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Gifted education (also known as Gifted and Talented Education (GATE), Talented and Gifted (TAG), or G/T) is a broad term for special practices, procedures, and theories used in the education of children who have been identified as gifted or talented.
The main approaches to gifted education are enrichment and acceleration. An enrichment program teaches additional, related material, but keeps the student progressing through the curriculum at the same rate. For example, after the gifted students have completed the normal work in the curriculum, an enrichment program might provide them with additional details about a subject in the curriculum. An acceleration program advances the student through the standard curriculum faster than normal. When gifted students have completed the normal work, they move on to the next subject in the curriculum, even though the rest of the class is still working on the first subject.
There is no standard global definition of what a gifted student is. Multiple definitions of giftedness are used by different groups. Most of these definitions select the students who are the most skilled or talented in a given area, e.g., the students with the most skill or talent in music, language, logical reasoning, or mathematics. The percentage of students selected varies, generally with 10% or fewer being selected for gifted education programs. However, since students vary in their aptitudes and achievements, a student who is not gifted in one area, such as music, may be considered gifted in another, such as language. Consequently, even if all programs agreed to include only the top 5% of students in their area, more than just 5% of students would be identified as gifted.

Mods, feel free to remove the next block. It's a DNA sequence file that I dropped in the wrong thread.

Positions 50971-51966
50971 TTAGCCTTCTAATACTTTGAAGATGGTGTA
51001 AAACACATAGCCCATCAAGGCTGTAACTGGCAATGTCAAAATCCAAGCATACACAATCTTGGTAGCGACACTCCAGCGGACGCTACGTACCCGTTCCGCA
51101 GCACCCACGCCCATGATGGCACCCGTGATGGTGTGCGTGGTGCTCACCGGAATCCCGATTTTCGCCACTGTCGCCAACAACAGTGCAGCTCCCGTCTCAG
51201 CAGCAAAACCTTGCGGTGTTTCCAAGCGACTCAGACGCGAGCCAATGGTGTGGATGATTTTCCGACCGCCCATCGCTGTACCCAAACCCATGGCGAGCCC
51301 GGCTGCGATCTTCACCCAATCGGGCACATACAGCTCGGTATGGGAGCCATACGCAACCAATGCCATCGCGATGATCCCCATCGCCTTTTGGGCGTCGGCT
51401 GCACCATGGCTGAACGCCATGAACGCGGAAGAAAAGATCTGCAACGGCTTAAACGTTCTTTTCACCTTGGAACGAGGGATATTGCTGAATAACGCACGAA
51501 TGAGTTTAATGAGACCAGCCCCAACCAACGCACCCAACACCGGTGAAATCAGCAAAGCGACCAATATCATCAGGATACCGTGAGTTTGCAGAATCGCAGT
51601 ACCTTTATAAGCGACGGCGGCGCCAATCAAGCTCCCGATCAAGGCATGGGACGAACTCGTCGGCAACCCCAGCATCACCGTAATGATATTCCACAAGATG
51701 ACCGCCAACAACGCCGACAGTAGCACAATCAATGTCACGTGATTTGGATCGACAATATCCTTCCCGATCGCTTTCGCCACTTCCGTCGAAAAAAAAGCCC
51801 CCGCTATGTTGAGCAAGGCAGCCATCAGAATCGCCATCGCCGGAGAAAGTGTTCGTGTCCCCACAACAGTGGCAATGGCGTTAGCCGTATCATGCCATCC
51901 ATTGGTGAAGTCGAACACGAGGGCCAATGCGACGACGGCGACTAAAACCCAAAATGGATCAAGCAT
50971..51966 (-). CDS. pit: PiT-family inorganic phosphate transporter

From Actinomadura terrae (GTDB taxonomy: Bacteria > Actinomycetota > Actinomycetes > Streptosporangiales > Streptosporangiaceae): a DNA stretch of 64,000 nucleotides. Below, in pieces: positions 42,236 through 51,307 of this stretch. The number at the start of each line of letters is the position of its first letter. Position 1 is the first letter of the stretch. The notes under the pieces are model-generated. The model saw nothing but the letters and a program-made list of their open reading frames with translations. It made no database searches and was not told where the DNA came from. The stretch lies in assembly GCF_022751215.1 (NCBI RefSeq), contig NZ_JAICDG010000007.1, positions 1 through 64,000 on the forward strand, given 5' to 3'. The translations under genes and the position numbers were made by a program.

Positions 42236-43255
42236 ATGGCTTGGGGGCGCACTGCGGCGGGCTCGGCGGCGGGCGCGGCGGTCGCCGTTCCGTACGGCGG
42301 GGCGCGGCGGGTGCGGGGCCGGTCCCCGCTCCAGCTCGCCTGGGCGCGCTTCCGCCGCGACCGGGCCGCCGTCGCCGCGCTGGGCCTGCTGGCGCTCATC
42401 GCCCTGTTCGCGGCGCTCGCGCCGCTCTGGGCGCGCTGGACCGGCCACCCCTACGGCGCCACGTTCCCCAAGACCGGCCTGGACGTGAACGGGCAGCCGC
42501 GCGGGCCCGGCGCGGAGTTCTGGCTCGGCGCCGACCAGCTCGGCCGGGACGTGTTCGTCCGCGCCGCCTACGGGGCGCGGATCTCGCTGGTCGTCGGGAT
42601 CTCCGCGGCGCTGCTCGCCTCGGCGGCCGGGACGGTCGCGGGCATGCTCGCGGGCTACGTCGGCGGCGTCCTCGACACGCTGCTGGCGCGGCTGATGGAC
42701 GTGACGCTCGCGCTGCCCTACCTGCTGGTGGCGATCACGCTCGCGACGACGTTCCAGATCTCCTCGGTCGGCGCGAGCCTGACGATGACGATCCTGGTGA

Gifted and talented education dates back thousands of years. Plato (c. 427–c. 347 BCE) advocated providing specialized education for intellectually gifted young men and women. In China's Tang Dynasty (580-618 CE), child prodigies were summoned to the imperial court for specialized education. Throughout the Renaissance, those who exhibited creative talent in art, architecture, and literature were supported by both the government and private patronage.
One of the earliest Western studies of human abilities was conducted by Sir Francis Galton, who between 1888 and 1894 developed and compiled measurements of over 7,500 individuals to gauge their natural intellectual abilities. In his studies he determined that if a parent deviates from the norm, so will the child, but to a lesser extent, one of the earliest observed examples of regression toward the mean. Galton believed that individuals could be improved through interventions in heredity, a movement he named eugenics. He categorized people into gifted, capable, average, or degenerate and recommended breeding between the first two categories, and forced abstinence for the latter two. His term for the most intelligent and talented people was "eminent," and after studying England's most prominent families, concluded that one's eminence was directly related to his direct hereditary line.
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